Independent project reporting

Project description

Title: FATA Development Programme – approach: Independent project reporting
Commissioned by: German Federal Ministry for Economic Cooperation and Development (BMZ)
Country: Pakistan
Lead executing agency: FATA Secretariat
Overall term: 2009 to 2015

Pakistan. Independent project reporting increases transparency about project activities and gives the population a voice. © GIZ


Pakistan's Federally Administered Tribal Areas (FATA) lie on the country's border with Afghanistan. This region is characterised by great need and a whole host of overlapping and often violent conflicts. In the FATA, there are no state structures at municipal level. The population is only involved in decision-making through their traditional tribal representatives. However, the last few years have seen these representatives lose much of their backing from the population or fall victim to targeted attacks by militants. The state is very limited in its ability to provide basic social services. The marginalisation of large swathes of the population, a dearth of opportunities for participation in decision-making processes, and a lack of access to basic services and income-generating activities have all engendered a deep sense of government distrust among the population. The associated sense of powerlessness and deep frustration serves as a breeding ground for extremism. The FATA region is very difficult for outsiders to access, with most of the population cut off from the progress being made within Pakistan generally.


Having received dedicated training at the University of Peshawar, journalists report independently on the project activities of the FATA Development Programme and on public opinion in the FATA region. They help to promote a responsible kind of journalism that encourages dialogue between the state and civil society.


Independent Project Reporting (IPR) is a project run jointly with the University of Peshawar and is a special feature of the FATA Development Programme. Journalism students and young journalists with professional experience complete a three-month certification course in which they study the subject of development journalism and explore the basic values of responsible journalism, such as the separation of opinion and information as the basis for objective reporting. Having completed this training, the teams of students and journalists, most of them from the FATA region, provide coverage of the programme's activities, give updates on the progress of projects and report on the state of public opinion. Owing to the precarious security situation in the FATA region, project staff do not travel to the project region themselves. Hence the implementation of the activities is managed from Peshawar in close cooperation with local non-governmental organisations, specialist institutions and technical experts. IPR journalists fulfil the role of neutral observers and reporters, and play a key part in helping to identify conflicts at an early stage.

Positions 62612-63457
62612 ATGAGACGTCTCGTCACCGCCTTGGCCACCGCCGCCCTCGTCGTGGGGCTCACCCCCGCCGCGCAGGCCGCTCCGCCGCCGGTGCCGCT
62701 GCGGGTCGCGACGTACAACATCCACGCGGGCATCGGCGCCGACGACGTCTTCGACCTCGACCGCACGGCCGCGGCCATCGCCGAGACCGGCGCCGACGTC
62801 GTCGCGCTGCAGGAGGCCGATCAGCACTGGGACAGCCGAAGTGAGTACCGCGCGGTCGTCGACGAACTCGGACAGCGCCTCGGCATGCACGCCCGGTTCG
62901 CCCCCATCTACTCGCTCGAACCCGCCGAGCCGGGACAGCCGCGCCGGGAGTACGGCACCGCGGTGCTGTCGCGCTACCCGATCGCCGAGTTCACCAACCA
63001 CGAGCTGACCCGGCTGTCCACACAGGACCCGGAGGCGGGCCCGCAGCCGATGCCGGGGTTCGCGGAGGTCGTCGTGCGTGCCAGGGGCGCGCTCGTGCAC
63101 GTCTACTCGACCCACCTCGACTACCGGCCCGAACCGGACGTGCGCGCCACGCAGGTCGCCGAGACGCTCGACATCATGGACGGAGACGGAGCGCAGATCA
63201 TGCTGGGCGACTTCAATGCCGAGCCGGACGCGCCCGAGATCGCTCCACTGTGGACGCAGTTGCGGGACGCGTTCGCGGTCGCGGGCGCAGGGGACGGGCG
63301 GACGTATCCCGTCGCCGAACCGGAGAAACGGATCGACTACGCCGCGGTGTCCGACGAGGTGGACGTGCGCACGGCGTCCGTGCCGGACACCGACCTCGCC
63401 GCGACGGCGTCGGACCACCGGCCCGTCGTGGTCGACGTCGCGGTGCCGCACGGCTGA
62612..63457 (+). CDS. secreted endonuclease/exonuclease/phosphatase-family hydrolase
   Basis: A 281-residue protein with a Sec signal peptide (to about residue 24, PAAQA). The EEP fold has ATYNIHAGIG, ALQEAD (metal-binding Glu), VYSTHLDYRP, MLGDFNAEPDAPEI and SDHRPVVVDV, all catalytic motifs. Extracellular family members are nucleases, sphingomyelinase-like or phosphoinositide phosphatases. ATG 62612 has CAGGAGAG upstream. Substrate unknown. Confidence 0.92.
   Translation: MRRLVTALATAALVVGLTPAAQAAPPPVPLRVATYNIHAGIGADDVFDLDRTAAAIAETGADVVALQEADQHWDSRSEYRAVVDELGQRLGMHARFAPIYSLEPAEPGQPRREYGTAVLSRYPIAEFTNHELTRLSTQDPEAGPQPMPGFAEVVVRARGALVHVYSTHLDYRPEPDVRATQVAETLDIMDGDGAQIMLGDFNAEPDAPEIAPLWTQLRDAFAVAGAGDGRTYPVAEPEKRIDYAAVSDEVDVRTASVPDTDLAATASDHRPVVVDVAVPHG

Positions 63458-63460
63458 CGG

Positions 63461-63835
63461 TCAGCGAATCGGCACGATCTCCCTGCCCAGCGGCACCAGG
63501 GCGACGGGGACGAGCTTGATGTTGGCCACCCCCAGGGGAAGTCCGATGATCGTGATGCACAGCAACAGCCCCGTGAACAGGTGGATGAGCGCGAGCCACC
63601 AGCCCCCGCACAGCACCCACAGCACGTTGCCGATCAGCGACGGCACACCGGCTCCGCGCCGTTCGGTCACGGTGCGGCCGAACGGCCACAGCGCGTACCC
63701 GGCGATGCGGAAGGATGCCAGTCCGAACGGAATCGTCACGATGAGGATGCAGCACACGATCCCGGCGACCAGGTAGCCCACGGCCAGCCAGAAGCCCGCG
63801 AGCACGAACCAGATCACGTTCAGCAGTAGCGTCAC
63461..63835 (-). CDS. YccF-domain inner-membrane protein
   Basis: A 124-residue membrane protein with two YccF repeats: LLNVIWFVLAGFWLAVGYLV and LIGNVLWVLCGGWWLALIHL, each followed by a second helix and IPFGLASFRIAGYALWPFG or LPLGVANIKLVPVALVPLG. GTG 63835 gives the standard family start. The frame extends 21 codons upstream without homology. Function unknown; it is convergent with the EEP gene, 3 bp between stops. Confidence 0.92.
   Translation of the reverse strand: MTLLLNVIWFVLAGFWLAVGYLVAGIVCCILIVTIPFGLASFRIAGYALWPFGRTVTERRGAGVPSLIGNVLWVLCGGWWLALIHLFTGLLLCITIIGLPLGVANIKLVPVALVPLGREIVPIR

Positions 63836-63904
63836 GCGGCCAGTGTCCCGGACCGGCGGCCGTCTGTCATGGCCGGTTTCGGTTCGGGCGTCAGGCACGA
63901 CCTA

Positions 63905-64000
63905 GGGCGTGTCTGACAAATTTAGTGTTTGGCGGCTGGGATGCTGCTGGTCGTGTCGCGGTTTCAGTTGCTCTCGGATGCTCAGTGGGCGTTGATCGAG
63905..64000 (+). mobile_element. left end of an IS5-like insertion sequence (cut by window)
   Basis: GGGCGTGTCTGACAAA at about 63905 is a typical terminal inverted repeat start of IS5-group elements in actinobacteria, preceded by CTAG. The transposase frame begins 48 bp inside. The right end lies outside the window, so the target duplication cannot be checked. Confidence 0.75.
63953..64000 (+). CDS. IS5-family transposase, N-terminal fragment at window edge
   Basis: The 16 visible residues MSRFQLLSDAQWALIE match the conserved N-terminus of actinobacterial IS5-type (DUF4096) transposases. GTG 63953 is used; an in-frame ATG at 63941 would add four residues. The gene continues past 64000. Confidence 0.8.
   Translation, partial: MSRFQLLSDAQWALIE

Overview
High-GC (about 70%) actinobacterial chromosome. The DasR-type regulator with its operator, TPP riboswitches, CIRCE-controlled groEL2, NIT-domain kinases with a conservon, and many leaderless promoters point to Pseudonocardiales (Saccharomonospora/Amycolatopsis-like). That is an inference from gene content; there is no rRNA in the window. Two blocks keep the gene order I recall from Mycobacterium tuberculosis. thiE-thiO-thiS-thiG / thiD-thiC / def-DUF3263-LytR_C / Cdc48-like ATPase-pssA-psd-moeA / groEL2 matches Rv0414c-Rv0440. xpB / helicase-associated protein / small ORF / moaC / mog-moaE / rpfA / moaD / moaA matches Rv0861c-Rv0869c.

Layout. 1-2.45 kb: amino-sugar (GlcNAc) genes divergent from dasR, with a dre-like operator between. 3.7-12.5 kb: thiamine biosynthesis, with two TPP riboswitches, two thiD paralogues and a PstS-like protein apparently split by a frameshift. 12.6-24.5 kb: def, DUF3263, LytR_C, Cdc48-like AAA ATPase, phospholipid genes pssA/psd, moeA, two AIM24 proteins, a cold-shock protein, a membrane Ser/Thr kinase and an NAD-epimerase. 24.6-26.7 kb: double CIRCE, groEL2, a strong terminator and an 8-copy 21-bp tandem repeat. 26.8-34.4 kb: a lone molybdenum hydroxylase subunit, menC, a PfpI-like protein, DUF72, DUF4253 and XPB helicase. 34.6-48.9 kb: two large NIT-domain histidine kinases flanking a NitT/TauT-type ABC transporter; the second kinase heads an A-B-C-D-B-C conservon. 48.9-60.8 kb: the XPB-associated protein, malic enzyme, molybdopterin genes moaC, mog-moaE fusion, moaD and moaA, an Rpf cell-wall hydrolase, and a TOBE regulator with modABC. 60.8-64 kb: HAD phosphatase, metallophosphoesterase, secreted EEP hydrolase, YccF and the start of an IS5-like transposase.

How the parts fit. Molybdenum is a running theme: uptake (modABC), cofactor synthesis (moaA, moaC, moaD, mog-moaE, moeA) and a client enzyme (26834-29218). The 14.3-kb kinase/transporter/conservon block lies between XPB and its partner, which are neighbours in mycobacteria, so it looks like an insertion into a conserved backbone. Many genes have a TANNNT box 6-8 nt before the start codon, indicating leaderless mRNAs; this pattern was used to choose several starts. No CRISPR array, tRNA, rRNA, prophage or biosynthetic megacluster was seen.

With the Development Journalism course, the IPR project is also helping to ensure more professional coverage of living conditions in the FATA region. Through their work, the well-qualified journalists increase transparency in decision-making processes and promote constructive dialogue between the state and civil society.


The jointly developed Development Journalism course has been run six times since it was incorporated into the University of Peshawar's official curriculum in 2013, with 112 students in total, 23 of them women, enrolling in the programme. After the first three cohorts had completed the course, its structure and content were revised in collaboration with high-profile specialists from right across Pakistan. Adjustments were made to the curriculum on the basis of the experience gained and feedback from graduates and IPR teams. Among other things, a new module on conflict area reporting was added, and a module on gender-sensitive reporting of violence against women was introduced in cooperation with the Support to Good Governance programme. The goal of this module is to support journalists in carrying out gender-sensitive reporting and to raise their awareness of the issue of violence against women.

The Development Journalism course makes a key contribution to media discourse in a region whose headlines are dominated by attacks and military conflicts. At a conference in December 2014, representatives of Pakistan's largest media companies declared that they would give greater coverage to FATA development issues in future.

This approach forms part of the